dynamic and so are our finances and our financial lives and journeys that we
embark on. Situations are bound to arise due to this dynamicity which calls for
having alternatives in place.
Planning (FP) process through its inbuilt scenario analysis does just that for
the financial situations that may arise in your lives. Since the whole FP
Process involves assumptions, forecasts and projections, it becomes pertinent
to practically see through the analysis and develop solutions around the
varying situations that may arise.
particular expense pattern that you may be following in your work life, the
amount of expenses post retirement can be easily deduced provided this exercise
of current expense distribution has been done diligently and broken down to
expenses post retirement will in no way fall short of current expenses as most
of us believe they will and in fact will either remain steady (increasing at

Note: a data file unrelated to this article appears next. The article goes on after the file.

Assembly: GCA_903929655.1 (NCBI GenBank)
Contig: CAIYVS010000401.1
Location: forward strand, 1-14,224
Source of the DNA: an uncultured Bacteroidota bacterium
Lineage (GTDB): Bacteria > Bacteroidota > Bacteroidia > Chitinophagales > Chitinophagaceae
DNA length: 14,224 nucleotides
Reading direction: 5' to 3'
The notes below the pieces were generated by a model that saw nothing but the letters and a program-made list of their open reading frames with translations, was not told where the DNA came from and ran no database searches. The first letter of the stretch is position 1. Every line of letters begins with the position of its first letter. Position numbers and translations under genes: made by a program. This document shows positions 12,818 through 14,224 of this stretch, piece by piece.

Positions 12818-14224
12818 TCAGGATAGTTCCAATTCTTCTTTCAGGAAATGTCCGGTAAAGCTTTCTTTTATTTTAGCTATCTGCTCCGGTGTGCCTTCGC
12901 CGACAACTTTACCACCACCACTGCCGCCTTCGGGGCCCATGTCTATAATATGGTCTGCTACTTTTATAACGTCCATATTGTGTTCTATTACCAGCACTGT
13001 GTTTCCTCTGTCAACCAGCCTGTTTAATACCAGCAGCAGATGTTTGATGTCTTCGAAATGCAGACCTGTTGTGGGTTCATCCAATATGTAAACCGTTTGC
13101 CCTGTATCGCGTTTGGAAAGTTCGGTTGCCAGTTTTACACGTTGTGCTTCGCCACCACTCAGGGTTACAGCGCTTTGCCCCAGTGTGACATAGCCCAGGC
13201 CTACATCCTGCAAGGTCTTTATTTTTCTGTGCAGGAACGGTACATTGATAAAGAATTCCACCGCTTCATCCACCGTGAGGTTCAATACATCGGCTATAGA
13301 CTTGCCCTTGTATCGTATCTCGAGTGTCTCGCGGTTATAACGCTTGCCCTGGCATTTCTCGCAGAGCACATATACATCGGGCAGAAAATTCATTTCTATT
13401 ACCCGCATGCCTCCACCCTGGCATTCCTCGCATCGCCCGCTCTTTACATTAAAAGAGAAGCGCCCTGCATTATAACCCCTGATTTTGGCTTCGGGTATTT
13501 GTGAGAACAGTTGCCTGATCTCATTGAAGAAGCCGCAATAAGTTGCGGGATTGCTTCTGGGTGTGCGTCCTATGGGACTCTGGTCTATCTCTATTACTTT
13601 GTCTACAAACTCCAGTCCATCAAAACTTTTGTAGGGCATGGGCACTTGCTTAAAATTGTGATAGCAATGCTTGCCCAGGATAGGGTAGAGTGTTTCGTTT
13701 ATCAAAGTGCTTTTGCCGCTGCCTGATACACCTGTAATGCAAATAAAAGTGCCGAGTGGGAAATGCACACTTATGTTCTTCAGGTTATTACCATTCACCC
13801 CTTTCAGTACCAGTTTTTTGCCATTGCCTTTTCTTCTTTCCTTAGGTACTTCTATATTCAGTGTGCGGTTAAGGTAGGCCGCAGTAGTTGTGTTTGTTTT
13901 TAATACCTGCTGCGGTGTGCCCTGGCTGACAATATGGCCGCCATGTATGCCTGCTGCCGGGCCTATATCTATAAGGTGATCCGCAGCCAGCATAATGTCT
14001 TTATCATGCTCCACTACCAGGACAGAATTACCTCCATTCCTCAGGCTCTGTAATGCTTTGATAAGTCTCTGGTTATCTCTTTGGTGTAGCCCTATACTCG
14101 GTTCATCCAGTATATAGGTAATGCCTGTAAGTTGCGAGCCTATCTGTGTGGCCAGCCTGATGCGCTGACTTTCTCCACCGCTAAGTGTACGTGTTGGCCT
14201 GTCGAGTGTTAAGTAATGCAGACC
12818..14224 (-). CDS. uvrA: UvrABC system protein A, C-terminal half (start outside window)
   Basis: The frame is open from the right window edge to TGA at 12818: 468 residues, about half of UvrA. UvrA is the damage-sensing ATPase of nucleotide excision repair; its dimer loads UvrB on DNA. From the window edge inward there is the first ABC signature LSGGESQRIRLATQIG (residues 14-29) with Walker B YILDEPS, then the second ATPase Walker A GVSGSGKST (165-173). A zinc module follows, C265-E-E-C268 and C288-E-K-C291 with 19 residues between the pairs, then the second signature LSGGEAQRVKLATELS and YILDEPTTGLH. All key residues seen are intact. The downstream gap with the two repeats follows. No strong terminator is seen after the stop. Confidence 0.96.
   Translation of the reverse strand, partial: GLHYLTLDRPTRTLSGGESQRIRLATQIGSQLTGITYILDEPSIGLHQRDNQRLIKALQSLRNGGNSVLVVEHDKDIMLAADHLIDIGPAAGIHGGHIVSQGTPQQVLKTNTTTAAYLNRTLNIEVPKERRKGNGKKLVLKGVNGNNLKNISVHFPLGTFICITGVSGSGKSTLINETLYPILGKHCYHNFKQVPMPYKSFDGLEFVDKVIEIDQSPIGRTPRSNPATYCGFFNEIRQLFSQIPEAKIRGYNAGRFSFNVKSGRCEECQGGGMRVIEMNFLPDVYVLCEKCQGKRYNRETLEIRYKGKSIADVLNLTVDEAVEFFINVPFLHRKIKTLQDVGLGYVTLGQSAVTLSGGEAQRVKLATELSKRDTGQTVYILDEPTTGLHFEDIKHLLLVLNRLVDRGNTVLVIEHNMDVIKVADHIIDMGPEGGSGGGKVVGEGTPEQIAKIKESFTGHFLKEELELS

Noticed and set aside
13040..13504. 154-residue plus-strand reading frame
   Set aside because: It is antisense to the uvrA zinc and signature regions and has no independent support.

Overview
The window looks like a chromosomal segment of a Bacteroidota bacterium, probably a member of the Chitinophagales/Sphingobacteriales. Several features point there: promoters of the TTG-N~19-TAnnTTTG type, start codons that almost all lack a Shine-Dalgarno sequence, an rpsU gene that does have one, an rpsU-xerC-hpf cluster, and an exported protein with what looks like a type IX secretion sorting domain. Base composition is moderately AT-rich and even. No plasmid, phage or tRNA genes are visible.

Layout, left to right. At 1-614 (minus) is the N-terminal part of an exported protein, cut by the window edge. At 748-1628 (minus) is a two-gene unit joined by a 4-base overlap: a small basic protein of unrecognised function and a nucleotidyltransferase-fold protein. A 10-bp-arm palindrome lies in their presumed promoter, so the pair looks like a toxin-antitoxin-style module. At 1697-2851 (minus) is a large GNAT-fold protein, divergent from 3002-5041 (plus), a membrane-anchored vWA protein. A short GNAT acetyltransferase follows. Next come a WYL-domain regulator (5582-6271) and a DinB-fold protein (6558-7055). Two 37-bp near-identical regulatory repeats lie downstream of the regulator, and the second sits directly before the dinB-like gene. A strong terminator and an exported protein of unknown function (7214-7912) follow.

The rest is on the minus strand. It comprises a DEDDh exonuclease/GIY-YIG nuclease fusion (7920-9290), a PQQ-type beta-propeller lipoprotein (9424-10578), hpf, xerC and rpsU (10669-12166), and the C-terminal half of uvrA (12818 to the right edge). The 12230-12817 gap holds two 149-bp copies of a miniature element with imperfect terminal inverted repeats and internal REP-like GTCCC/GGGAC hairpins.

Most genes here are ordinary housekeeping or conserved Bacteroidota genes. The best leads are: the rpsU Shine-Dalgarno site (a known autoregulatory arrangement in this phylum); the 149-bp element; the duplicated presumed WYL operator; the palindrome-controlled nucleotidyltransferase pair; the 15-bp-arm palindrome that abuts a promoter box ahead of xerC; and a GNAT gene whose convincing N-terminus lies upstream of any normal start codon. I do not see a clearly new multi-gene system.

the rate of inflation) or will rise marginally and this is how it should be.
The aim is to make the retirement years the golden years of one’s life and one
must plan well towards it.
hereby illustrate a retirement case study and how planning towards one’s
retirement changes in different probabilistic scenarios.
Sharma, 45 & Mrs. Dhrati Sharma, 43 came forth with specific financial
goals that they were seeking advice about. The couple also have a daughter,
Ananya who is 3 and has been the centre of their lives since she is born. The
two have started various investment plans to be able to fund her education, marriage
and even create a nest egg for her so that she doesn’t have to worry about
were interested in planning their own retirement as they did not want to depend
on Ananya for anything. The two were worried about the state of their finances
and if they would be able to provide for their retirement years comfortably.
Despite about a year’s gap, the couple wanted to retire at the same time when